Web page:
From 1 June 2005, new government legislation enabled people to take their complaint about a neighbour's evergreen hedge to their local authority.
This legislation covers hedges that are:
- over two metres high
- consist of a line of at least two shrubs or trees
- are mostly evergreen or semi-evergreen The problem caused must affect a domestic property
- The hedge must be on neighbouring land; it does not have to be a boundary hedge, so could be some distance away and it could even include trees or shrubs on Council-owned land
- The legislation not only applies to Leyland Cypress or conifers, but could include other evergreen trees or shrubs, such as Laurel and Privet.
Beech and Hornbeam hedges are excluded.
For further advice on the types of trees covered by the high hedges legislation, please contact Development Control.
We will only become involved when the parties concerned have tried and exhausted all other means of resolving the hedge dispute.
There are two leaflets to help:
- Over the garden hedge - how to settle your hedge differences without involving us.
- High Hedges: complaining to the council - what complaints we can consider and how we will deal with them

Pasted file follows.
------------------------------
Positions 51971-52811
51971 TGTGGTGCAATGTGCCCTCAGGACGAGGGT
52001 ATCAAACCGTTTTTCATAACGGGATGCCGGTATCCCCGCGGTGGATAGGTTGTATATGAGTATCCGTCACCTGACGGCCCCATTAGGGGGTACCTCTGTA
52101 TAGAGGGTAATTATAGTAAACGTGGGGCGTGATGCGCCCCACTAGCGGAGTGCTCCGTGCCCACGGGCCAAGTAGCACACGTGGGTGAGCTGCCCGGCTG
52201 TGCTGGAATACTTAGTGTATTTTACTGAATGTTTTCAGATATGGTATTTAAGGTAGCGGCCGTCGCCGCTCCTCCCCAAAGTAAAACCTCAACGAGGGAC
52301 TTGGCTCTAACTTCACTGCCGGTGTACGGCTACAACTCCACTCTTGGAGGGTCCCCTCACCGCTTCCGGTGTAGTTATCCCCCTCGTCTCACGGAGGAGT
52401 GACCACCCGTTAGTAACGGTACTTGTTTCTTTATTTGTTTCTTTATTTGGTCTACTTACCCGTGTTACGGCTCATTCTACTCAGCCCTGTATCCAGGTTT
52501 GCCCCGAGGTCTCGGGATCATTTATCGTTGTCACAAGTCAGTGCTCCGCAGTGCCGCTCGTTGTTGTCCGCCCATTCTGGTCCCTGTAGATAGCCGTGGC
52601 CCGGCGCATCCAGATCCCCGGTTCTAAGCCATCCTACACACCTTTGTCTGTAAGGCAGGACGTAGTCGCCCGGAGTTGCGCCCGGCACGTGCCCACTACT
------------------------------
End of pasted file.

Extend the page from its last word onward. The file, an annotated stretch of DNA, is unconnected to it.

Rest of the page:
When we receive an official high hedge complaint, our role is not to mediate or negotiate between the complainant and the hedge owner, but to adjudicate whether, in the words of the Act, “the hedge is adversely affecting the complainant’s reasonable enjoyment of their property.”
We must “take account of all relevant factors and must strike a balance between the competing interests of the complainant and hedge owner, as well as the interests of the wider community”.
Under the legislation we:
- cannot require all hedges to be cut down to a height of two metres
- cannot require the hedge to be removed
- will not automatically take action when a hedge grows over two metres unless a justifiable complaint is made
- will not automatically order your neighbour to reduce the height of their hedge. We have to weigh up all the issues and consider each case on its merits
- cannot take action on single or deciduous trees
- cannot guarantee access to uninterrupted light
If the complaint is well-founded, we can issue a formal notice to the owner of the hedge, which sets out what they must do to the hedge to remedy the problem and by when.
Either party has a right to appeal against its terms to the Secretary of State. Failure to carry out the works required by us is an offence that could lead to a fine of up to £1,000.
A fee of £550 must be paid when the High Hedges Complaint is submitted.
To make a high hedge complaint download and fill in the High hedges complaint form and guidance notes document. The guidance notes will help you.